How I came to Speak Catholic
Try to put into words why you’re Catholic, and you’ll find you’re speaking the mysterious language of saints and sinners.
By Brian Doyle
Recently a friend asked me why I was Catholic. I mumbled the first few reasons that entered my head—the faith of my family, the enticing power of the story, and increasing belief as I age that divinity indeed infuses all thing, and that Christ, dead in the dust at age 33, was indeed distilled divinity.
My friend was satisfied and moved the conversation along to other things, but I was not satisfied and so have continued to write down reasons that I am Catholic.
I believe that a carpenter’s son named Jesus did indeed crack time in half, entered this world in the guise of a squalling infant, said his piece, was slaughtered for his pains, and cracked time again on his way home. I have no real basis for this belief, and neither do you. We either believe the man or we do not, and I do, for reasons I know and do not know.
Some of those reasons I can articulate. I was born into a Catholic family and learned early to love the smoke and poetry and incantation of the Roman rite. My friends were Catholic, and we were as bound by our common faith as we were by our exuberant youth, European forebears, and itchy masculinity.
Catholicism was the faith of my Gaelic forbears, whom I greatly respect in absentia. It was the faith of my grandmother, who shriveled and died before my eyes when I was 12 years old and whose funeral Mass taught me the enormous power of ritual—the skeleton that sustains us when we are weak. And the Catholicism was the faith of my alma mater, where I stuttered into manhood, and of three of my professional employers.
But I believe in Christ for muddier reasons. Sometimes I desperately need to lean on a God wiser and gentler than myself. Sometimes I desperately need to believe that when I die, I will not be sentenced to Fimbul, the Hell winter, where there is only the cold voice of Nothing, but rather I will be at peace and draped in Light. Sometimes I am nudged toward belief by the incredible persistence and eerie genius of the tale: the encompassing love of a Mother, the wordless strength of the Father, the Lord of All Worlds cast ashore on this one as a mewling child in dirty straw. Sometimes I am moved past reason by the muscular poetry and subtle magic of these stories. Sometimes it is an intuitive yes as the light fails and the world is lit from below.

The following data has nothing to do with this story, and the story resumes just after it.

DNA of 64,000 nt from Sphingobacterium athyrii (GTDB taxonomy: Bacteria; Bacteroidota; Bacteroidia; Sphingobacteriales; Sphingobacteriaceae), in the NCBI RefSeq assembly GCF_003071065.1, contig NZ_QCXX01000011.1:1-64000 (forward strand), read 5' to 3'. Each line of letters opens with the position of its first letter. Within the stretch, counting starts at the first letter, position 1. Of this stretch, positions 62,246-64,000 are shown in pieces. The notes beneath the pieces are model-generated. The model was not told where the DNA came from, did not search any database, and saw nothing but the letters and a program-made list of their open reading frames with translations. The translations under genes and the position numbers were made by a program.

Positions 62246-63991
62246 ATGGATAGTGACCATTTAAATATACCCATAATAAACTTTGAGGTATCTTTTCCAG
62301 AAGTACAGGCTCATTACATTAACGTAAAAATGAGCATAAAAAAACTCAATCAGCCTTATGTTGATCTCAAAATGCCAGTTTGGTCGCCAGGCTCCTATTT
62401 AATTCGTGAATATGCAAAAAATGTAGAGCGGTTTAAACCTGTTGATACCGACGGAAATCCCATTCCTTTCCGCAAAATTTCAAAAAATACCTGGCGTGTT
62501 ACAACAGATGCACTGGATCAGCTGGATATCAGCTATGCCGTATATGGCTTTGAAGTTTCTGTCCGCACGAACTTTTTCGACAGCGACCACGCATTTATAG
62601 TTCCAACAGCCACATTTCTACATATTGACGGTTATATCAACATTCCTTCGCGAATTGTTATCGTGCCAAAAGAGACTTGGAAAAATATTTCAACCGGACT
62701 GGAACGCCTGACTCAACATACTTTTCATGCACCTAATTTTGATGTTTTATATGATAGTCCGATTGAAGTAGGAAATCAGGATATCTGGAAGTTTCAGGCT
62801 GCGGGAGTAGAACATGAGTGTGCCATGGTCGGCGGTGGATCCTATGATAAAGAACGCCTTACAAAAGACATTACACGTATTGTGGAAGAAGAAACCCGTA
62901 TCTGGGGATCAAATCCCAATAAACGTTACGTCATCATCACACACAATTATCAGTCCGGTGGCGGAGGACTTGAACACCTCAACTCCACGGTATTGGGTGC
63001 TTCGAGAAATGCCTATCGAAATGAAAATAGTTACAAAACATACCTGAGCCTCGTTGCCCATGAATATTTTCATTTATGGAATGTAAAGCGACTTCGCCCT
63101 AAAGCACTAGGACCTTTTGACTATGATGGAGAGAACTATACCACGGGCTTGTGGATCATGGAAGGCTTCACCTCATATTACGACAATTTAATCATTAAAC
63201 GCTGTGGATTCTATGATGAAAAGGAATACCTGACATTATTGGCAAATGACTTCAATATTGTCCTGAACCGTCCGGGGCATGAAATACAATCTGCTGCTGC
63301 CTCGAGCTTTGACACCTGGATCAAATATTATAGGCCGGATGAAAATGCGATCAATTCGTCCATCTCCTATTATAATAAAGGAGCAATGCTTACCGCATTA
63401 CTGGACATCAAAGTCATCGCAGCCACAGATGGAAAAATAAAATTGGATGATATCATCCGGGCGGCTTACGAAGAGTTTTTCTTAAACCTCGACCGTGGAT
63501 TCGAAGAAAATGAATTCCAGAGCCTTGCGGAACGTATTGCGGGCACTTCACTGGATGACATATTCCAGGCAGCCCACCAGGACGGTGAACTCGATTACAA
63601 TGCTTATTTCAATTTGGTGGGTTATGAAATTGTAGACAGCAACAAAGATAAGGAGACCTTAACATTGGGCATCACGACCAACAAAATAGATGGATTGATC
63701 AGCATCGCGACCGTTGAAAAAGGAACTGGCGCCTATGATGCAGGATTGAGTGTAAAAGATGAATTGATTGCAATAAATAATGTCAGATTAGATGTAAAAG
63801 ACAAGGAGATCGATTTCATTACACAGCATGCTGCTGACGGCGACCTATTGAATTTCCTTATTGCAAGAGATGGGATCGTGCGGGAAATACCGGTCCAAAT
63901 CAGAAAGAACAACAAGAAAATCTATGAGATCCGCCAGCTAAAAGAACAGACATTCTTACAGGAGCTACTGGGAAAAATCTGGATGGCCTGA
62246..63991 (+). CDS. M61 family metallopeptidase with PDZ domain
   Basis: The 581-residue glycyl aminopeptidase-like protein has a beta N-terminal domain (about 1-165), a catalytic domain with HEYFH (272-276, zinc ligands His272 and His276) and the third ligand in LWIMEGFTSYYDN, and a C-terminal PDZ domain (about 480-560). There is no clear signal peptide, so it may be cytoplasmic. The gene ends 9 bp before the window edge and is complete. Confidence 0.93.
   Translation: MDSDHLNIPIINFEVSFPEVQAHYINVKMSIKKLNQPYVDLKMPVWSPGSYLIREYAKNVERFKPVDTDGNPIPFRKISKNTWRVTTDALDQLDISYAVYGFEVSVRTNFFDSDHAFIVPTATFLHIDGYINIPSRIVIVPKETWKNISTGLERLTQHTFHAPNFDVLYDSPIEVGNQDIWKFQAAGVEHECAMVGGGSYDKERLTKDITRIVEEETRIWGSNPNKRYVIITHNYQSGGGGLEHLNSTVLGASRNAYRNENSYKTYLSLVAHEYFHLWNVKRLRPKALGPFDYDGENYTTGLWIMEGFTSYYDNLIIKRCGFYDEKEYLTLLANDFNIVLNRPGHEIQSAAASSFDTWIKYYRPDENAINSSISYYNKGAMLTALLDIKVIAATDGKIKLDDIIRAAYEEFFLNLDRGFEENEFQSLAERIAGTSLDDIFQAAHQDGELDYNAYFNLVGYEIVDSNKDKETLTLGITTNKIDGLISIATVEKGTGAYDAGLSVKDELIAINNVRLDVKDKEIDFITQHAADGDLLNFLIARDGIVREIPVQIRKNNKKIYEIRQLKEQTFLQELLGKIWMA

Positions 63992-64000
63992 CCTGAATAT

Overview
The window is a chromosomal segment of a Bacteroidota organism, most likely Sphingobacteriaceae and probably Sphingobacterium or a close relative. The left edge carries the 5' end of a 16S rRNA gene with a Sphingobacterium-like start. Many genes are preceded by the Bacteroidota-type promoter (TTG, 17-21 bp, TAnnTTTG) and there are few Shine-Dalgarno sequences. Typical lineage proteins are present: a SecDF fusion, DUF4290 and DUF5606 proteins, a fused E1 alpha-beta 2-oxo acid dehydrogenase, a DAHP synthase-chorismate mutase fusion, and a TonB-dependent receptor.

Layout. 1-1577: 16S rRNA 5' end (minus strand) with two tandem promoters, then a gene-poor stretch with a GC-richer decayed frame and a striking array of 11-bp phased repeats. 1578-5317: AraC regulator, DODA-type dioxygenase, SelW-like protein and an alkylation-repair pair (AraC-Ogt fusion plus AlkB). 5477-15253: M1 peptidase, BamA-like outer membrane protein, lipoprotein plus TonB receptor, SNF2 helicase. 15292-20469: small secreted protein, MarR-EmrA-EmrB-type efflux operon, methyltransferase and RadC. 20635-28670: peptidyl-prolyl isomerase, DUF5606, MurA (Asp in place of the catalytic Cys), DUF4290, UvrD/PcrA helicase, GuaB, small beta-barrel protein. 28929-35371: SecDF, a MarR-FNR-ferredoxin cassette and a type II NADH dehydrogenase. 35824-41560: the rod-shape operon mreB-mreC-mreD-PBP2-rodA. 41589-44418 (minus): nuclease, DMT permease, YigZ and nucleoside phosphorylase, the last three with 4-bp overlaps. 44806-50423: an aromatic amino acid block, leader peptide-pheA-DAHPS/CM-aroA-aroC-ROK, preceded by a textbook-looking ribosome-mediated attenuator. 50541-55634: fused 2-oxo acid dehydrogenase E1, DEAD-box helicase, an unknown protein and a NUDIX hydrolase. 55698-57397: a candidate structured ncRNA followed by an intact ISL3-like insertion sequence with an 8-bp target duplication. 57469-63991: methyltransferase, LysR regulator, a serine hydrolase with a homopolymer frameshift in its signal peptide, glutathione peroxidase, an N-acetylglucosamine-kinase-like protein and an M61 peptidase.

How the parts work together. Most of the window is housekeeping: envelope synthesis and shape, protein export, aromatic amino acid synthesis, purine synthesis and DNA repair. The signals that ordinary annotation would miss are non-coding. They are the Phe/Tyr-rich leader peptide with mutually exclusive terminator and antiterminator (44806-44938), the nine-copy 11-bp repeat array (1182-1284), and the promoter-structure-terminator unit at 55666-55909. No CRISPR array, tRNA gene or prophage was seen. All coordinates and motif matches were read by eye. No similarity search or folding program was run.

And sometimes I simply cast my lot with the sheer bravura of such a patently brazen lie. That a man could die and live again is ridiculous; even a child knows that death is the end.
Or is it?
I do not want to be sure about that. I want to meet my quiet father-in-law, a man I never knew, and thank him for the lovely miracle of his last daughter. I want to meet my brother, Jimmy, who died in his carriage on a bright April day in 1947. I want to meet William Blake, Dexter Gordon, Crazy Horse. I want to kiss my grandmother again on her leathery cheek. I would like to see my friend Dennis Green, age 23, who died on a humid highway in Florida while I was writing these words. I would like to meet this fellow Christ, who haunts the edges of my dreams, who flits from tree to tree in the forest through which I make my way. I would like to live forever and hold my wife and daughter and twin sons in my arms until the end of time and daily read the immense poem of Death Into Life and grin at the whirl and swirl of its endless unfolding, until the end of until.
So I am a Catholic for many reasons. Sometimes I think I might also be a Buddhist because that faith is calm and wide, and sometimes I think perhaps I am also a pantheist because I smell divinity in music, herons, drunkards, flowers. But Catholic is my language, Catholic is the coat I wear, Catholic is the house in which I live.
It is a house that needs cleaning, a house in which savagery and cowardice have thrived, where evil has a room with a view, where foolishness and greed have prominent places at the table. But it is also a house where hope lives, and hope is the greatest of mercies, the most enduring of gifts, the most nutritious of foods. Hope is what we drink from the odd story of the carpenter’s odd son. When we eat his body in the ludicrous miracle of the Mass, we hope in him, and with him, forever and ever, world without end, amen, amen, amen.
This article was originally published in the August 1996 issue of U.S. Catholic.